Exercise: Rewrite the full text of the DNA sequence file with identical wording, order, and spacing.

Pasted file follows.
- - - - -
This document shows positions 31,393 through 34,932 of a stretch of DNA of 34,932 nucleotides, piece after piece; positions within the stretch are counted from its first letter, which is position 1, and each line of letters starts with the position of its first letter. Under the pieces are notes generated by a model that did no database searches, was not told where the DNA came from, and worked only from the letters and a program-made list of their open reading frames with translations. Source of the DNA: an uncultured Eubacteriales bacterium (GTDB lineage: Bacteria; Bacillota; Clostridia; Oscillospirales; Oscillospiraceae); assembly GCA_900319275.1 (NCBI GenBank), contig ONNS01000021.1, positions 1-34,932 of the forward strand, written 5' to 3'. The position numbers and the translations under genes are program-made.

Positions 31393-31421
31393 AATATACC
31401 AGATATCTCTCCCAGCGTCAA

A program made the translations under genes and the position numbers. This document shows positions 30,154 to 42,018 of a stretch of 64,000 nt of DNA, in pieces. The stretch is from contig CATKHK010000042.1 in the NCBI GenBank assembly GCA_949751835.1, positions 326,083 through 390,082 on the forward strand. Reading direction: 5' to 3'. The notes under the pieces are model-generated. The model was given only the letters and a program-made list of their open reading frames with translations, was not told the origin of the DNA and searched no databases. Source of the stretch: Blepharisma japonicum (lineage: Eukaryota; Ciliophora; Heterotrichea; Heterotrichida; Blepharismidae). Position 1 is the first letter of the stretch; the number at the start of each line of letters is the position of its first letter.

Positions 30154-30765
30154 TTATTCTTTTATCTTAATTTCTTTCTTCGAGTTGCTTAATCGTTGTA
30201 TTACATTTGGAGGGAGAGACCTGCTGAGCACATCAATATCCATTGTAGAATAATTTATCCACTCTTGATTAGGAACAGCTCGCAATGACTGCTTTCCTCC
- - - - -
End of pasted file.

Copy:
This document shows positions 31,393 through 34,932 of a stretch of DNA of 34,932 nucleotides, piece after piece; positions within the stretch are counted from its first letter, which is position 1, and each line of letters starts with the position of its first letter. Under the pieces are notes generated by a model that did no database searches, was not told where the DNA came from, and worked only from the letters and a program-made list of their open reading frames with translations. Source of the DNA: an uncultured Eubacteriales bacterium (GTDB lineage: Bacteria; Bacillota; Clostridia; Oscillospirales; Oscillospiraceae); assembly GCA_900319275.1 (NCBI GenBank), contig ONNS01000021.1, positions 1-34,932 of the forward strand, written 5' to 3'. The position numbers and the translations under genes are program-made.

Positions 31393-31421
31393 AATATACC
31401 AGATATCTCTCCCAGCGTCAA

A program made the translations under genes and the position numbers. This document shows positions 30,154 to 42,018 of a stretch of 64,000 nt of DNA, in pieces. The stretch is from contig CATKHK010000042.1 in the NCBI GenBank assembly GCA_949751835.1, positions 326,083 through 390,082 on the forward strand. Reading direction: 5' to 3'. The notes under the pieces are model-generated. The model was given only the letters and a program-made list of their open reading frames with translations, was not told the origin of the DNA and searched no databases. Source of the stretch: Blepharisma japonicum (lineage: Eukaryota; Ciliophora; Heterotrichea; Heterotrichida; Blepharismidae). Position 1 is the first letter of the stretch; the number at the start of each line of letters is the position of its first letter.

Positions 30154-30765
30154 TTATTCTTTTATCTTAATTTCTTTCTTCGAGTTGCTTAATCGTTGTA
30201 TTACATTTGGAGGGAGAGACCTGCTGAGCACATCAATATCCATTGTAGAATAATTTATCCACTCTTGATTAGGAACAGCTCGCAATGACTGCTTTCCTCC